Last week we heard about the missionary journey of Paul and Barnabas to the city of Antioch in Psidia. Their preaching had mixed results. Gentiles were more open to their preaching than the Jewish community was and eventually they were expelled from the city. The moved on to Iconium, then to Lystra, and Derbe. In each city, they spent some time, teaching and sharing the good news. But it was not all sweetness and light. In one city, Paul was stoned and left for dead. In another they fled before the crowd could stone them. Nevertheless, by the time they retraced their steps to return to Antioch in Syria, there were communities of new believers in each area they had visited. They returned to each community of believers as they passed on their way, teaching and encouraging them. They selected and appointed leaders from among the members of the community and asked the Lord’s blessing on their behalf.

When they returned to Antioch in Syria, they reported on their journey and all that God had accomplished. They didn’t brag about their success. They reported on what God had done in opening “the door of faith to the Gentiles.”

One step at a time, for many years, Paul, Barnabas, and other Christians traveled through the known world, spreading the word of God’s love, building communities of followers of the way, and sharing the wonder of the Lord’s glory, reaching beyond Israel to all humans.

This mission was urgent for the early church. Jesus was expected to return very soon. They needed to be ready and to share the news of God’s love and reconciliation with all people as quickly and as widely as possible. There were many bumps along the way. Plenty of challenges and conflicts to work out. Much reflection on what had happened and what it meant. But under it all, there was a sense of urgency. The Lord is coming soon!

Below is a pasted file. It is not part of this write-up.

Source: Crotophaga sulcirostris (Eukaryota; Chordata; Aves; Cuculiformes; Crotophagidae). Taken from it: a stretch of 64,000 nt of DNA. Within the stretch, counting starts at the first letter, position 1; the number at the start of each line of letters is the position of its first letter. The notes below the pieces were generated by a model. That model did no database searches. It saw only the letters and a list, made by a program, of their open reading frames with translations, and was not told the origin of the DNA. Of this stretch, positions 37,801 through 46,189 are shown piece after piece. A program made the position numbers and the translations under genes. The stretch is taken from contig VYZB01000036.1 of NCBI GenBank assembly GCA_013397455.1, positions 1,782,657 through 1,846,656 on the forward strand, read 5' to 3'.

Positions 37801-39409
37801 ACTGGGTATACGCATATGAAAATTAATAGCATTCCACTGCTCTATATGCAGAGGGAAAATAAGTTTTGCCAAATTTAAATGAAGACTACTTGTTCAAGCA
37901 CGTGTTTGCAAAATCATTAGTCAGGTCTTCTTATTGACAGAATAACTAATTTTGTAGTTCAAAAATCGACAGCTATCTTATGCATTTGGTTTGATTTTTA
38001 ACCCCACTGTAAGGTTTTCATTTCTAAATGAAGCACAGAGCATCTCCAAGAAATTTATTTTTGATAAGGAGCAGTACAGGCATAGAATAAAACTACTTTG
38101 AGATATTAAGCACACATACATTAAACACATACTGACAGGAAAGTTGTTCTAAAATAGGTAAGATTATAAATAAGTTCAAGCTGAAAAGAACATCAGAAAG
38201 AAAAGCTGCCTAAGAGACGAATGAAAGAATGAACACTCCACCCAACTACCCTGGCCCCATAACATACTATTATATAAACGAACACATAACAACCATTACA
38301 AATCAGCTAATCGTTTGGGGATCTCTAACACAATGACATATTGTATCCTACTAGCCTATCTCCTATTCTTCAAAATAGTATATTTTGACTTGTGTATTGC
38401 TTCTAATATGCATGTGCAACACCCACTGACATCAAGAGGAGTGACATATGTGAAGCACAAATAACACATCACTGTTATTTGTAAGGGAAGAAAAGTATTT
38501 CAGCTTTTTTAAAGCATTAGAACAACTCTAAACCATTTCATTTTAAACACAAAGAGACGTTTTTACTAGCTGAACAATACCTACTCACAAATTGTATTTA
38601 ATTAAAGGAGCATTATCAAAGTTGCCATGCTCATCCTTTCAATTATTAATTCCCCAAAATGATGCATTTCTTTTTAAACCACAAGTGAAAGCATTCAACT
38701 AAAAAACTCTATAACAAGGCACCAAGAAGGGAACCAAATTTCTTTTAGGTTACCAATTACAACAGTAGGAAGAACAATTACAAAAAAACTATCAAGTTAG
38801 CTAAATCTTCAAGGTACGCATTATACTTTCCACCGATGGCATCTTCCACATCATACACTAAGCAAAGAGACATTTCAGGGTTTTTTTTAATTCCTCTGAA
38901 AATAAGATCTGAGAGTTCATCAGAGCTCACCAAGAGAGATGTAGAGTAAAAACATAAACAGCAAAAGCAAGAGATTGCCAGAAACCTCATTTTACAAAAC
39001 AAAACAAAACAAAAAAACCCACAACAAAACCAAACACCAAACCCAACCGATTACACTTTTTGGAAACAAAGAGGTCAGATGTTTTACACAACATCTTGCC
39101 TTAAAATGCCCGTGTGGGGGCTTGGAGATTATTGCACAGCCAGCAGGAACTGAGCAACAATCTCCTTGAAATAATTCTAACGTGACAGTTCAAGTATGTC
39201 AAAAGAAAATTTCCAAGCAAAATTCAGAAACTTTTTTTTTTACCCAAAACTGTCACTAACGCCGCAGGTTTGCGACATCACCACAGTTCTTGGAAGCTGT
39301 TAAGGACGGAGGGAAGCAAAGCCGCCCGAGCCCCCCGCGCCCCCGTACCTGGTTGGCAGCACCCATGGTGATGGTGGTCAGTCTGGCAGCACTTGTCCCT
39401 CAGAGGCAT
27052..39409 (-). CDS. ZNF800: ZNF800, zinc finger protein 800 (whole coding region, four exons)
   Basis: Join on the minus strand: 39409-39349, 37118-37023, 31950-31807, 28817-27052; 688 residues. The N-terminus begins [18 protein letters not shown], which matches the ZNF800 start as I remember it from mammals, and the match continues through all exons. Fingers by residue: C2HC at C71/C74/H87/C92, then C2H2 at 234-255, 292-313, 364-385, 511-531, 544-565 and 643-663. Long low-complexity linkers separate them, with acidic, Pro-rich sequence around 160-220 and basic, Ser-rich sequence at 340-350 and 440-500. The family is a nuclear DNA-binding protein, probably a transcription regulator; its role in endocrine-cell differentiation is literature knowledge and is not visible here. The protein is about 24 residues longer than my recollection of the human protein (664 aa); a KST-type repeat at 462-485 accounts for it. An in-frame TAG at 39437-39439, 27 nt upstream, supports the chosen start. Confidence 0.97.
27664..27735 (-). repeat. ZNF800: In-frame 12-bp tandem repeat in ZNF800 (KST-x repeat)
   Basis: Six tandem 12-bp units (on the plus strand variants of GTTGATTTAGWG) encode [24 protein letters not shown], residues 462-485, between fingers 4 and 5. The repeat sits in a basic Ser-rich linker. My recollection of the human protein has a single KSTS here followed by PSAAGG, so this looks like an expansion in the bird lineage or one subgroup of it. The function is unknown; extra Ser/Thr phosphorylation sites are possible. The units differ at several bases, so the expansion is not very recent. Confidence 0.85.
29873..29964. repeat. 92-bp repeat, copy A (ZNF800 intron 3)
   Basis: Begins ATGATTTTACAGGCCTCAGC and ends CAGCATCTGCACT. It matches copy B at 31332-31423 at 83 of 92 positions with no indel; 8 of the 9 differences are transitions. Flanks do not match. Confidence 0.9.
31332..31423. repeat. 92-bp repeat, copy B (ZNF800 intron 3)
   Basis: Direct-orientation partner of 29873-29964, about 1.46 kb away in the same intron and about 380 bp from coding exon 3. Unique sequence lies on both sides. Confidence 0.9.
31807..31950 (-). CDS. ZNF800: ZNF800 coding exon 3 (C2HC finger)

When the second coming didn’t come as quickly as anticipated, more reflection was needed. The reading from Revelation presents a deeper and newer understanding of what it means to say that Jesus is with us always. If he’s not visibly present, where is he and when will we see him? This reading presents a new reality.

A new heaven and a new earth – a new holy city, Jerusalem, coming down out of heaven from God. In this great vision, John explains that God will now live with humans forever. They will be his people. He will be their God. Eternity begins here and now. Tears will be dried away. The old order is gone.

In the old Jerusalem, God was present in the Temple. In the new, there is no temple. The city, the community of believers, is the dwelling place of God.

The end does not have to come immediately. The One on the throne declares: “Behold, I make all things new.” It is already begun here and now.

Glory shines forth from the ordinary, the everyday, the one-step-at-a-time of our lives. When we care for each other, when we care for the earth and its creatures, when we notice and smile at another person, the glory of God shines forth.

We don’t consciously see the light shining forth in these encounters. Our eyes aren’t tuned to see it. But if we are attentive, we notice the love and affection and “a certain something” that is present. Similarly, at times when that love is blocked or denied expression, we notice that too. Again, we don’t physically perceive the loss of that “light,” but we feel it if we pay attention.

This week, let’s reflect together on the ways and times in our lives when the glory of the Lord shines through. Let’s rejoice in health, endure suffering patiently, and trust that with God among us, all will be well. One step at a time, we’re on our way and are taking our communities and our world along with us.

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Posted by on May 8, 2022

A Light to the Gentiles

A Light to the Gentiles

“Paul and Barnabas continued on from Perga and reached Antioch in Pisidia.” (Acts 13:14) These words describe an event early in the first missionary journey of St. Paul, formerly known as Saul of Tarsus. They caught my attention as I realized I really didn’t know where Perga or Antioch in Pisidia were located. So, I did a little research.